Non- Melanoma Skin Cancer*

Non- Melanoma Skin Cancer*

What is non-melanoma skin cancer?

There are two different types of skin cancer, Non-melanoma skin cancer is the growth of abnormal skin cells and tends to develop on the outer layer of the skin that is exposed to the sun.

Melanoma skin cancer tends to develop in the melanocytes and is much more likely to spread, making it more serious.

Some facts about non-melanoma skin cancer.

In Ireland over 10,000 people are diagnosed with this each year/

Nine out of ten times non-melanoma cancer is caused by the sun’s UV rays

Non-melanoma skin cancer usually responds to treatment and rarely spreads to other parts of the body.

 

 

What increases my risk of  non-melanoma skin cancers

UV rays- frequent and intense exposure to UV rays and tanning beds will greatly increase your risk.

Personal History- Severe sunburn or blistering as a child or adolescent can increase your risk of developing non-melanoma skin cancer later in life. people who work outdoors are at an increased risk.

Sunbeds-  These are as cancer-causing as smoking. Using a sunbed even once can increase your risk by as much as 67%

Unusual moles- Your risk is increased if you have unusual moles or lots of moles.

Skin Type and eye colouring- The more fair your skin the higher the risk, also blue, green or grey eyed people are more at risk.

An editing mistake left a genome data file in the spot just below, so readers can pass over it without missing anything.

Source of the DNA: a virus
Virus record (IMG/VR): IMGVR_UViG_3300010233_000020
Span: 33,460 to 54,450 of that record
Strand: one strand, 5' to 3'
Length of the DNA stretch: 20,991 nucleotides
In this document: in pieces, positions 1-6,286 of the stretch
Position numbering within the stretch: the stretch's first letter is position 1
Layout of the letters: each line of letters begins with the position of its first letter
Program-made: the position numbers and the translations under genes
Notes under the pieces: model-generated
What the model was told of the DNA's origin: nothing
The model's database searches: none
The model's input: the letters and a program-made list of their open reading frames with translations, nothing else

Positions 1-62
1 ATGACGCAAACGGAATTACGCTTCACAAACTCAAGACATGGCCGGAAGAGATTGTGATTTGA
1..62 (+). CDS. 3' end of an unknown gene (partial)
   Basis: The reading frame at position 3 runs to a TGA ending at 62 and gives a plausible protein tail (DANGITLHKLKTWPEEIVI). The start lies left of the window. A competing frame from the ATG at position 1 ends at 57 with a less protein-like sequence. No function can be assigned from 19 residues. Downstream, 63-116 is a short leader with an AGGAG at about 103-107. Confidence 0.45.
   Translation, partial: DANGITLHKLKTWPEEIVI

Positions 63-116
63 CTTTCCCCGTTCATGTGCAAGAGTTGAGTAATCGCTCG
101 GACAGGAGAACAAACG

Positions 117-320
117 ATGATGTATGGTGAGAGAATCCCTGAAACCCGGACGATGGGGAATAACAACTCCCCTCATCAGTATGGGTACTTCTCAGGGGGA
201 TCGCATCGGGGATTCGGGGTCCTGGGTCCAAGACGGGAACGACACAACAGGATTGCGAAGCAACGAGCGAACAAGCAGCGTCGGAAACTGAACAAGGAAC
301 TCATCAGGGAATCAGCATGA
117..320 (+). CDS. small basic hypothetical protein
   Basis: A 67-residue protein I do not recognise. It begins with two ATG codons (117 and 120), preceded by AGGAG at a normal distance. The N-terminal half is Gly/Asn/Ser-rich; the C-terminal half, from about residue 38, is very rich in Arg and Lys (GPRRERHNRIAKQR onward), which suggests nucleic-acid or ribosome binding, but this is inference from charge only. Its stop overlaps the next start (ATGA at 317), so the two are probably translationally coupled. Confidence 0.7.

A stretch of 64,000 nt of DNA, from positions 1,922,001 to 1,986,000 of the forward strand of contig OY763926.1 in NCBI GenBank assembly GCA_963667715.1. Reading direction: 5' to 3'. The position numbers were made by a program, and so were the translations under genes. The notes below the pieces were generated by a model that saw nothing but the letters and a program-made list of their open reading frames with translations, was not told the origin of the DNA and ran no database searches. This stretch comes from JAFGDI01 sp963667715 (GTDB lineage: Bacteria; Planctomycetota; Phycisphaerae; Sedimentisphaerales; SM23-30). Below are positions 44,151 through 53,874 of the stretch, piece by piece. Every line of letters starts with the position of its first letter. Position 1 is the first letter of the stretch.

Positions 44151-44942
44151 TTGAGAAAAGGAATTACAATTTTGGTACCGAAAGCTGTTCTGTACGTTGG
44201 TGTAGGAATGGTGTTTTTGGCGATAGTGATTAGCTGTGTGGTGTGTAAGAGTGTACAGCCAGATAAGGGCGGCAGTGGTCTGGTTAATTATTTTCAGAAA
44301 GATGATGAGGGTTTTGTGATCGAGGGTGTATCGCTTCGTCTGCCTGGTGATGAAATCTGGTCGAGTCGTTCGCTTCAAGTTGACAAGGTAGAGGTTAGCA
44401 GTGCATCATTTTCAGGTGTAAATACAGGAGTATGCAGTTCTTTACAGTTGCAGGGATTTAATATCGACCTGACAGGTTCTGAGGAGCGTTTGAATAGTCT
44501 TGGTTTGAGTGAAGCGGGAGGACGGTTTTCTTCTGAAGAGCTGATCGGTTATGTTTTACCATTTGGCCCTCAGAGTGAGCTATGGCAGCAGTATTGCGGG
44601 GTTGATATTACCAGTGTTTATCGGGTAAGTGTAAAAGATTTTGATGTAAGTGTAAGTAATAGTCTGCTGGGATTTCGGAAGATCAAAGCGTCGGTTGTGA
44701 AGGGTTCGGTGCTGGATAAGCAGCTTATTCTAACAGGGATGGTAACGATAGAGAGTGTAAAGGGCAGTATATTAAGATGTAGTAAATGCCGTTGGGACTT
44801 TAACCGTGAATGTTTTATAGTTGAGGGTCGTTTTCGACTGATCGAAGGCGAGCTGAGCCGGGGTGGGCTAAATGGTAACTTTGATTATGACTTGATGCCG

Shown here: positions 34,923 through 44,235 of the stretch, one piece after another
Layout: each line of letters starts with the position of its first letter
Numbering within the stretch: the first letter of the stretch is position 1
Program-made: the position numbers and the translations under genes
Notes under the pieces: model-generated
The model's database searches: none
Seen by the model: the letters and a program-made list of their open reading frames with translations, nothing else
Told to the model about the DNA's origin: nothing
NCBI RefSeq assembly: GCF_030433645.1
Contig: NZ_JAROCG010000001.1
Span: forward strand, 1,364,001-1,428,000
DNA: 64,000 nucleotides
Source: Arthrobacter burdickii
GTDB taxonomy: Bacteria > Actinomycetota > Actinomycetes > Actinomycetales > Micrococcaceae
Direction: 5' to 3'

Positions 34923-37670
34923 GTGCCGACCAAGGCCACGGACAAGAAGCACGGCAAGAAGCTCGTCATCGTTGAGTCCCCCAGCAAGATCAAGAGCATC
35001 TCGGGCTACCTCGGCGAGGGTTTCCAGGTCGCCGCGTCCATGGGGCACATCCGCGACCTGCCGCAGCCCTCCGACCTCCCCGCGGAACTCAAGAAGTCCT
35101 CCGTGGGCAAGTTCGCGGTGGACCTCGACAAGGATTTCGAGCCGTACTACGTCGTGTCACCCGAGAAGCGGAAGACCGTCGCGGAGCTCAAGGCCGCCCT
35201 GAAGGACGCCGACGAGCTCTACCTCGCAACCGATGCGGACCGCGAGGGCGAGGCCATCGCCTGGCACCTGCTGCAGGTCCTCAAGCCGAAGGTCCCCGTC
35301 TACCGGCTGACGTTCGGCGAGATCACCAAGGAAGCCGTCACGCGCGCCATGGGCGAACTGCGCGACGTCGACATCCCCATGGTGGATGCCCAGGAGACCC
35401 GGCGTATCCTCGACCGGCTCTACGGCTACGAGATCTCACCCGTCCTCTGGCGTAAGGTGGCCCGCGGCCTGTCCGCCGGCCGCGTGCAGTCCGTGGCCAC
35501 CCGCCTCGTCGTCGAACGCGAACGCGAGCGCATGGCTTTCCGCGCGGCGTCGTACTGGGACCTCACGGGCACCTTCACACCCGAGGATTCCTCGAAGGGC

Previous Skin Cancer- Being diagnosed with non-melanoma skin cancer means you have a higher risk of a second or more diagnosis.

Family History- If a parent, sibling or child have been diagnosed you are also more at risk.

Age- Risk increases with age.

Weakened immune system- If you have a weakened immune system your risk may increase, for example if you had an organ transplant.

 

What are the signs of non-melanoma skin cancer.

Skin cancers do not all look the same, they can appear in a number of ways.

A small lump that is smooth, pearly or waxy.

A flat red spot that is scaly, crusty or bleeding.

A limp that is firm, scaly or has a crusted surface and may be sore.

Rough scaly or irregular patches.

If you have any symptoms or changes in your skin that you are worried about it is important that you talk to your GP.

Reducing your risk.

Don’t underestimate the power of the Irish sun

Avoid getting burned- Apply and re-apply SPF daily, avoid prolonged sun exposure, seek shade, wear a hat.

Do not use sunbeds

Regularly check your skin for changes.

* All information taken from the Irish Cancer Society.

 

Share this post